Less Productive Fertile Crescent Region Feels Climate Impacts
Even without rising temperatures from climate change, the Middle East, which is not all desert, is among the hottest regions in the world and the most threatened by the climate crisis. As a result, agriculture in the Fertile Crescent area between the Persian Gulf and the Mediterranean Sea is feeling those impacts -- particularly in the Iraqi port city of Basra. Farmlands there are being harmed by increased temperatures and water salinity, as well as increased air pollution from an Iranian oil refinery just across the border. The city’s palm trees are being replaced by desert at an alarming rate, fundamentally changing the character of a region known for its palm trees since biblical times.
"It was not only an orchard but also a place to have rest and breathe fresh air, just like the Garden of Eden, but today it has become a cemetery of dead palm trees,” farmer Fouad Kadhim told Al Jazeera.
Bloomberg: Extreme Heat in the Middle East, September 9, 2021.
Al Jazeera: Climate change mismanagement threatens Iraqi farms, July 3, 2021.
Middle East Eye: The impact of climate change on the MENA region, December 31, 2021.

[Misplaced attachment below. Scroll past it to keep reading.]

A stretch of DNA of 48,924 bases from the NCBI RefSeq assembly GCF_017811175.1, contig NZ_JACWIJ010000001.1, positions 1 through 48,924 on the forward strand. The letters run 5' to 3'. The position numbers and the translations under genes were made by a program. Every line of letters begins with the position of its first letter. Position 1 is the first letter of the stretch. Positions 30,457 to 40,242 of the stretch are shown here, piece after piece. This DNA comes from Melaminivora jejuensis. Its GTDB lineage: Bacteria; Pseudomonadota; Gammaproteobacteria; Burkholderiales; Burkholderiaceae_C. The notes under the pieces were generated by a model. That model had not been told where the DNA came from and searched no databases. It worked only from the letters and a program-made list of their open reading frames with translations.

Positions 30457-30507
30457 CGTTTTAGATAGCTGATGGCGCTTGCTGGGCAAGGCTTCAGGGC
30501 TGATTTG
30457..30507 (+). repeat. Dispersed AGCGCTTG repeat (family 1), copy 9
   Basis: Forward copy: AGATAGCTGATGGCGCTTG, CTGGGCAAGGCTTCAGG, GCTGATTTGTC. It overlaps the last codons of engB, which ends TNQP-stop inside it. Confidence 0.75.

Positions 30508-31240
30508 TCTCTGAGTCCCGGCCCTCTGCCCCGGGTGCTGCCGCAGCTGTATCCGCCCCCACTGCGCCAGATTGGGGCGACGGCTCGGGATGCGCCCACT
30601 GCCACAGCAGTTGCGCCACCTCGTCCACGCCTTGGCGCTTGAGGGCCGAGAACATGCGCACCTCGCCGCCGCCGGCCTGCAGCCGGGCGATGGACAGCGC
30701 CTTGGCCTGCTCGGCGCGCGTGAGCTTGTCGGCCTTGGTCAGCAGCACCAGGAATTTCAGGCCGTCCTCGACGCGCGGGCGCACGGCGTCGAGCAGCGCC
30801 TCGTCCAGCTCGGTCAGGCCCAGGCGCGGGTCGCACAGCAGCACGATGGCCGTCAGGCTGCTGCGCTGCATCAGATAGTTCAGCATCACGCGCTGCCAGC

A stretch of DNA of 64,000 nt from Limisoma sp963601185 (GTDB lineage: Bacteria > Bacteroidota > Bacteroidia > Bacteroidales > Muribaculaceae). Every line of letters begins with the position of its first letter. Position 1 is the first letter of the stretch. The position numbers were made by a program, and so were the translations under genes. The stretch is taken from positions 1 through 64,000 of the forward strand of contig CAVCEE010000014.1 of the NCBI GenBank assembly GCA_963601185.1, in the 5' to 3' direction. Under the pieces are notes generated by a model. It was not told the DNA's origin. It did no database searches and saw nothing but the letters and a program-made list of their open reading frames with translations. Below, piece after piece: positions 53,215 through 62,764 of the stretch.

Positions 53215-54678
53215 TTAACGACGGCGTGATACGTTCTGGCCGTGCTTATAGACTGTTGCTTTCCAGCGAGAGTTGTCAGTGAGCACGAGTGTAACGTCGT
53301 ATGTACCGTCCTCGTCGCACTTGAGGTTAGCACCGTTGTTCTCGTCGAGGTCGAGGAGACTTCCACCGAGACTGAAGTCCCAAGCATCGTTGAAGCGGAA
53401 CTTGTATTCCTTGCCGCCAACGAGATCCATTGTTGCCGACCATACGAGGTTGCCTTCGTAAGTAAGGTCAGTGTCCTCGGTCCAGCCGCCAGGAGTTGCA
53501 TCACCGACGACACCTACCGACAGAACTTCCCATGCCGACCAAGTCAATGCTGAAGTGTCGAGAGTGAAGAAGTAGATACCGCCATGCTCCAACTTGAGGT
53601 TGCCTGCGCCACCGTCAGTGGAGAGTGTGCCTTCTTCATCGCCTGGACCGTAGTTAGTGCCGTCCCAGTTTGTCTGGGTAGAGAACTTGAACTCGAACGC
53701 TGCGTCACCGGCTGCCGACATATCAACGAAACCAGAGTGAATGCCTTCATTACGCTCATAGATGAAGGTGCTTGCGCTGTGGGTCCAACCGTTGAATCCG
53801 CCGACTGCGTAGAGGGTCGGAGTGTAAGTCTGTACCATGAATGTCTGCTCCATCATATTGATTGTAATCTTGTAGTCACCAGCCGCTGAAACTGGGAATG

Why This Matters
The challenges people living in Basra are facing are just the tip of the iceberg. The Middle East region is already home to 12 of the world’s 17 most water-stressed countries, with geopolitical implications over the increasingly scarce but essential resource. Rising temperatures and less predictable rainfall have already changed growing and planting seasons, destabilizing farming regions and forcing more people to move to cities.
As Ranj Alaaldin wrote for Brookings: To address the problem, governments must approach climate change as a public policy issue, a threat that is interconnected with a host of other challenges that combine to create a multiplier effect.”
Vox: Why Iraq's great rivers are dying, July 2, 2019.
BBC: Iraq's extreme heat and water shortages, October 24, 2021.
Strait Talk: Middle East Suffers Through Worst Drought in Decades, December 14, 2021.
Looking To Egypt
This November, the United Nations COP27 climate meeting will be held in Sharm El-Sheikh, Egypt, putting the country and its climate response on center stage. Between the years 1960 and 2020, Egypt’s population almost tripled to a total of 100 million people, further straining its already stressed water supply. While climate change is bringing more rainfall to the southern part of the Nile region, it’s made for hotter and dryer years on average. The country gets 85% of its water from the Nile, and experts warn of a nationwide freshwater shortage by 2025 and rising tensions with Ethiopia over the resource.
National Geographic: Global Water Wars (Full Episode) | Parched, July 29, 2021.
Carnegie Endowment: The Middle East's Climate Change Wake-Up, February 27, 2022.
Arab Center Washington DC: The Impact of Climate Change and Environmental Injustice in the Middle East and North Africa, April 28, 2022.